Do English Olympiad Year 11 Reading Test 2 to improve your reading skills and prepare for English Olympiad and an exam.
Reading Comprehension Test for 11th Form Students
by Thomas Armstrong
Howard Gardner distinguishes between seven human intelligences. These are:
Linguistic intelligence: the ability to use words effectively, whether orally or in writing.
Logical-mathematical intelligence: the ability to use numbers effectively and to reason well.
Spatial intelligence: the ability to perceive the visual-spatial world accurately and to perform transformations upon those perceptions. This intelligence includes the sensitivity to color, line, shape, form, space and the relation that exists between these elements.
Bodily-kinesthetic intelligence: skill in using one’s whole body to express ideas and feeling and ability to use one’s hands to produce or transform things.
Musical intelligence: the ability to perceive and express musical forms.
Interpersonal intelligence: sensitivity to the moods, intentions, motivations and feelings of other people. This can include sensitivity to facial expressions, voice and gestures; the ability to discriminate among many different kinds of interpersonal cues, and the ability to respond effectively to those cues.
Intrapersonal intelligence: self-knowledge and the ability to act adaptively on the basis of that knowledge. This intelligence includes having an accurate picture of oneself; awareness of inner moods, intentions, motivations, temperaments, and desires; and the capacity of self-discipline, self-understanding, and self-esteem.
Many people look at the above categories – particularly musical, spatial, and bodily-kinesthetic – and wonder why Howard Gardner insists on calling them intelligences, not talents or aptitudes. Gardner realized that many people are used to hearing expressions like “He is not very intelligent, but he has a wonderful aptitude for music”; thus he was quite conscious of his use of the word intelligence to describe each category. He said in an interview that he wanted to make people think and talk about the idea of intelligences. If he had said that there are seven kinds of competences, people would have yawned and said, “Yeah”. But by calling them ‘intelligences’ he was saying that we have tended to put on a pedestal one variety called intelligence, and there are actually several of them, and some are things we have never thought of as ‘intelligence’ at all.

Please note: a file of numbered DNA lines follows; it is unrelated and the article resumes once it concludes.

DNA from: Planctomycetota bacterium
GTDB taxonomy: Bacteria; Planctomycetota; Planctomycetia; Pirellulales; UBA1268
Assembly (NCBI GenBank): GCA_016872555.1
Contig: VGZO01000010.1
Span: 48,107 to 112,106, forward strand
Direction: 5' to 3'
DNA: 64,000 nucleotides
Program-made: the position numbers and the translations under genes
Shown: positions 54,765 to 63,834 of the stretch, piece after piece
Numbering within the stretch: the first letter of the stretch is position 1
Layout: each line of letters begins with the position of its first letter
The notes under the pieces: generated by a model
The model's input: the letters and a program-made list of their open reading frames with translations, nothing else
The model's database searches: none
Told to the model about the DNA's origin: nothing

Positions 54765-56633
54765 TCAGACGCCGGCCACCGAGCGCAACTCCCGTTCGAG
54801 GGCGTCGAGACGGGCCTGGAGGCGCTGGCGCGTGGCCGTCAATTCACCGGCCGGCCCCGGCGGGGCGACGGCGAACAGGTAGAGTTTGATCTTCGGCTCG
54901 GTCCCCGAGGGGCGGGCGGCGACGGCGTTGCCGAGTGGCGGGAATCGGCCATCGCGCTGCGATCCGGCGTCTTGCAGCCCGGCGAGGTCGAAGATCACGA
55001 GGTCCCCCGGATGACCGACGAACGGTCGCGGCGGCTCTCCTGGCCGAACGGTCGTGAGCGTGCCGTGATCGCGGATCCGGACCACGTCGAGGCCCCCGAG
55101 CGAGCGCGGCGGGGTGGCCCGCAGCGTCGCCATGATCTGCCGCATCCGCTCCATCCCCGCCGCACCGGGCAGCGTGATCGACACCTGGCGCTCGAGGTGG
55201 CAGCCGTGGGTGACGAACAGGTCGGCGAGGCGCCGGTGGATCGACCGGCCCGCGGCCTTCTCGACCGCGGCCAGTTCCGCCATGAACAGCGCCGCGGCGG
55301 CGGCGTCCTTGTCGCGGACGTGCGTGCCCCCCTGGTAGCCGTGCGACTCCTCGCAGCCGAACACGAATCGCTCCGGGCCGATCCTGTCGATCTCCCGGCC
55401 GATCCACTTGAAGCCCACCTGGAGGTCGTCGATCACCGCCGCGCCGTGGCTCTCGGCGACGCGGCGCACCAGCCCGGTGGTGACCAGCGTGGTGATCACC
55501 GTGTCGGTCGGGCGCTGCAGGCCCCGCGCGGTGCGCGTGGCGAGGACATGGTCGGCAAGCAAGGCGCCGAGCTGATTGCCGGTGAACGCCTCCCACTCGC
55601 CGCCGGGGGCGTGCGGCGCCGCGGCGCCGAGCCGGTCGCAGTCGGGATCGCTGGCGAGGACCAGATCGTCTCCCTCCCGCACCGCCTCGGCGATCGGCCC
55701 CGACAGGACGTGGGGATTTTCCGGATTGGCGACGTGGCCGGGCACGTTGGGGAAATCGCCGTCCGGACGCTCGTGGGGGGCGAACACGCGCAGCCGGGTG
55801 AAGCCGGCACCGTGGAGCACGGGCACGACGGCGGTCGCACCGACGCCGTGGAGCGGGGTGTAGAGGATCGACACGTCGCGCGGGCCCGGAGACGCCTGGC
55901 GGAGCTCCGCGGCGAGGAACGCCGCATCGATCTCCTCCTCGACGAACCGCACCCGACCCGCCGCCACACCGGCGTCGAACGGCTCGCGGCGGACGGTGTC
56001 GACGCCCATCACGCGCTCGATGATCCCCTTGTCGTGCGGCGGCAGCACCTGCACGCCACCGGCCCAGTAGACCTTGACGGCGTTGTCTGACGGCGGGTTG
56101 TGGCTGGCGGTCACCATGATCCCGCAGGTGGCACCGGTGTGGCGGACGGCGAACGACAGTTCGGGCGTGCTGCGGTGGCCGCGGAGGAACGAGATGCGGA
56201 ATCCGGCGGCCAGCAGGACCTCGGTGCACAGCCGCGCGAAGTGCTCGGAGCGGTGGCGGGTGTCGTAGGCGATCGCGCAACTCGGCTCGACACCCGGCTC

Gardner set up certain basic ‘tests’ that each intelligence had to meet to be considered a full-fledged intelligence and not simply a talent, skill, or aptitude. The first test is related to work he did in hospitals. At the Boston Veteran Administration he worked with individuals who had suffered accidents or illnesses that affected only specific areas of the brain. For example, a person with a wound or a cut in the left frontal lobe might have a substantial portion of his linguistic intelligence damaged, and thus experience great difficulty speaking, reading and writing. Yet, he might still be able to sing, do math, dance, reflect on feelings, and relate to others. In these cases, brain lesions seemed to have selectively affected one intelligence and not others.
True or False?
- Giving students opportunity to write is the only way to develop their linguistic intelligence.
- To have musical intelligence, a person has to be able to play an instrument.
- It is implied that a person with good interpersonal intelligence makes a good team member.
- People with strong intrapersonal intelligence know themselves but cannot change.
- Studying what people can and can’t do after they suffer a head injury is one test Gardner used to show that there are separate intelligences.
- Gardner found that when a part of the brain is damaged, certain intelligences are affected but not others.